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Fitness Industry Associations Are Sounding An Alarm: Mass Closures of Studios Are Coming

Fitness Industry Associations Are Sounding An Alarm: Mass Closures of Studios Are Coming

fitness club closures
One industry association is predicting a fourth of clubs won’t survive 2020 and another said 39 percent of independent gyms will be gone.

With the cataclysmic year of 2020 coming to a close and an economic relief package still being shuffled around Washington, industry groups are sounding the alarm, again, that many fitness studios and gyms are a breaking point and may close their doors permanently due to the economic impact of COVID-19.

Thirty-nine percent of independent gyms in a survey of 1,000 conducted by the Community Gyms Coalition predicted they will not survive 2021 without federal aid or a dramatic change to the COVID-19 situation.

The group also used data from Yelp and says it has determine that gyms had higher closure rates than restaurants or bars. According to the coalition, based on their respective sizes, the gym industry has a closure rate nearly five times that of restaurant industry and one-third higher than that of bars and nightclubs.

Using data from the major payment processing firms that deduct gym dues, the International Health, Racquet & Sportsclub Association determined that 15 percent of fitness studios that existed at the onset of the COVID-19 pandemic had closed permanently by the end of September 30. At that rate, one in four may be wiped out by the (rapidly approaching) end of the year. The IHRSA has been shouting that prediction at anyone who will listen for months.

It might be redundant to list the hardships fitness spaces have endured since the start of the pandemic, but here they are: Spring closures left them without income for months and because of the complexity of who is considered an employee, many were barred from federal programs to save small businesses and pay furloughed employees.

When many reopened in the late spring or summer, they faced the added cost of installing spacing signage and buying protective gears, while also dealing with a drop-off in foot traffic from people still weary to exercise in public and/or new restrictions on capacity.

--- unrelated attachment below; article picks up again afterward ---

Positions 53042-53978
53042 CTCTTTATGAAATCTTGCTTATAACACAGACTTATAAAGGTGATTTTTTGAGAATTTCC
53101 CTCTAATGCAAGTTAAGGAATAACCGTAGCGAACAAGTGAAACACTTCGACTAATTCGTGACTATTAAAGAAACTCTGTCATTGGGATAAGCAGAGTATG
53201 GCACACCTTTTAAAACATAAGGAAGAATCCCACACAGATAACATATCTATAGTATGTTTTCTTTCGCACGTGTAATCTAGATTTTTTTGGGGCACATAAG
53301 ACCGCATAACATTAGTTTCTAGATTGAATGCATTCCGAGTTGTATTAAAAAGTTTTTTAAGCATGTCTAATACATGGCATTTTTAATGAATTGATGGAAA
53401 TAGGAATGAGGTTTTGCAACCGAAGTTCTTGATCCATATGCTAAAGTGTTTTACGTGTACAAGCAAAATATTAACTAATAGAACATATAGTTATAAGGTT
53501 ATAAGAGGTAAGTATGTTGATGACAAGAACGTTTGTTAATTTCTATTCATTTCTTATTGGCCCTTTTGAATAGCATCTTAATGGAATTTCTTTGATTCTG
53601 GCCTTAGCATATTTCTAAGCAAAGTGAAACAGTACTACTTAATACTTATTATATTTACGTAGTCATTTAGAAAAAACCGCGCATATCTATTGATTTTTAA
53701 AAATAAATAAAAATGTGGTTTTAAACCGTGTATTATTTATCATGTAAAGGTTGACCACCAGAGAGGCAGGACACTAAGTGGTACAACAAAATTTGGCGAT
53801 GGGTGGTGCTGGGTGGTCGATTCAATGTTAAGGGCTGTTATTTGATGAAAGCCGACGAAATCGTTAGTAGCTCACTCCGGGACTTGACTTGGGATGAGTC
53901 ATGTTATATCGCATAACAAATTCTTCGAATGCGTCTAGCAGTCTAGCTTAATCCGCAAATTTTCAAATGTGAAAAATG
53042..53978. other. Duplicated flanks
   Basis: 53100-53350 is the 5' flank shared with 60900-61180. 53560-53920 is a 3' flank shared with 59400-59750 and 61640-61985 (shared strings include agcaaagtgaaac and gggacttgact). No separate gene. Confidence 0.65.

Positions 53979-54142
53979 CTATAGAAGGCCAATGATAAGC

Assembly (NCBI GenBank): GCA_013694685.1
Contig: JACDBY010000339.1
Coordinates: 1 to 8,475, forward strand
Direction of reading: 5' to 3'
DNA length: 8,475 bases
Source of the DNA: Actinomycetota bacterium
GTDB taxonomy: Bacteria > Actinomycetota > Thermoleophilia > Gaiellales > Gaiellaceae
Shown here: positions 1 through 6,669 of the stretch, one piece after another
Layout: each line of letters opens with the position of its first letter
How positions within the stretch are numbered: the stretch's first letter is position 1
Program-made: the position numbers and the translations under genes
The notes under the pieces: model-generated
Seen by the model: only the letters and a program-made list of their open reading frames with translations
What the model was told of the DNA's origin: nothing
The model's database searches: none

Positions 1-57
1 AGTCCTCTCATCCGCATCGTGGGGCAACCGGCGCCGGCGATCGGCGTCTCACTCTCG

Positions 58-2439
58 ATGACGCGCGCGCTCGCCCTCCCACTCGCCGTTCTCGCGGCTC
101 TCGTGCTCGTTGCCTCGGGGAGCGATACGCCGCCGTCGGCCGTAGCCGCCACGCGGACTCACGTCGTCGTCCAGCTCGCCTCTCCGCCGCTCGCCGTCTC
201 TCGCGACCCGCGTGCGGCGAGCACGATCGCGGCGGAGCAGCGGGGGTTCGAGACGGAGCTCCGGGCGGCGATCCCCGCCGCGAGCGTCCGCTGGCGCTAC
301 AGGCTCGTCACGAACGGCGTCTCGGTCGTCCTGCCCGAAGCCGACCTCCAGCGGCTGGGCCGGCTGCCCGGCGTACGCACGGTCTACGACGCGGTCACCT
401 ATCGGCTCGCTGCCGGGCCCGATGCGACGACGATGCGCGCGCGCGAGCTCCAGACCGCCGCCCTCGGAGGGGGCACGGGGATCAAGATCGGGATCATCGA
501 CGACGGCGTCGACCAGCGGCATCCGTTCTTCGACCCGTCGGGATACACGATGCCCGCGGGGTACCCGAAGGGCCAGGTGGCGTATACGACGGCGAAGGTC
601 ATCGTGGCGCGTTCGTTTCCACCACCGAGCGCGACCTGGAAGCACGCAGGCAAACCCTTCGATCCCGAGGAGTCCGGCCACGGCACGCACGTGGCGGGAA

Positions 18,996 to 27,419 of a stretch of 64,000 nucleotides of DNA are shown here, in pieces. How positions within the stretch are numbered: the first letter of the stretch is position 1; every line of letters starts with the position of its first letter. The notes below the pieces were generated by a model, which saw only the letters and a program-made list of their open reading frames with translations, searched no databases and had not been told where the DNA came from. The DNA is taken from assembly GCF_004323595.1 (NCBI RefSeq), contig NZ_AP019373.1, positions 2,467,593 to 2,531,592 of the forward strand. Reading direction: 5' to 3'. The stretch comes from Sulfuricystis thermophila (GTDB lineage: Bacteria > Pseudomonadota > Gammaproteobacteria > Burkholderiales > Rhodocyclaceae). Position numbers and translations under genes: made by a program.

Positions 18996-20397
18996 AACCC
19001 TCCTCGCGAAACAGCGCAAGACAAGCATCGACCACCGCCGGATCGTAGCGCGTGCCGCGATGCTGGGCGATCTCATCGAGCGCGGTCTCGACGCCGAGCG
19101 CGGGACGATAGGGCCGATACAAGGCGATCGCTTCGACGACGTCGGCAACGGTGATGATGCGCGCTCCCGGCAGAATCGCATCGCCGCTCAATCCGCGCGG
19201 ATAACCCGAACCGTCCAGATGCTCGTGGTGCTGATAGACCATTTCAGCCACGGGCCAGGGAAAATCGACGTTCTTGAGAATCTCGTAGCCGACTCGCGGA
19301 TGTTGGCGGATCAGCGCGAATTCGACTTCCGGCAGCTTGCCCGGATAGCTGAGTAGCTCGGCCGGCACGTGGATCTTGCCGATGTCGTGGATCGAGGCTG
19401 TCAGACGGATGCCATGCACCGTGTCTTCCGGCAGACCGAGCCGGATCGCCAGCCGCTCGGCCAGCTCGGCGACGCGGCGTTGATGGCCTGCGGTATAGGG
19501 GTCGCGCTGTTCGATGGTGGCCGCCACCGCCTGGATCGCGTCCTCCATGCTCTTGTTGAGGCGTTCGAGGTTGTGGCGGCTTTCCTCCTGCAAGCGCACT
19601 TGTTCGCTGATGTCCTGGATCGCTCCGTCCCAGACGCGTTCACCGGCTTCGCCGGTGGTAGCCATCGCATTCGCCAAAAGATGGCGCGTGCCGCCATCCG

Every problem seemed to compound. Workout buffs unable or unwilling to venture to the gym began home routines, strengthening industries of digital classes and home workout equipment whose offerings are more varied and attractive each week and seem destined to reshape the way many people work out, cutting gyms out of the equation.

According to the IHRSA, debts are piling up, landlords are less forgiving, memberships remain frozen and the cost of operating a gym is growing.

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On top of all this, due to the fall and winter spike in COVID-19 cases, some states are again requiring gyms and other fitness spaces to close, including Minnesota, Oregon, Washington and Pennsylvania. In the critical state of California, workout centers must again set out operations outdoors.

Fitness industry groups have been heavily promoting the Health & Fitness Recovery Act, filed by U.S. Reps. Mike Quigley and Brian Fitzpatrick, a Democrat from Illinois and a Republican from Pennsylvania, respectively. The act would give $30 billion in grants to fitness businesses specifically. But almost all forms of aid have been scaled back as the Democratic House tries to concoct an act that will pass in the Republican Senate while fulfilling requests from the outgoing President Donald Trump.

Meanwhile, clubs are withering. They are trying to survive the year with, according to one study, two thirds of their usual revenue.

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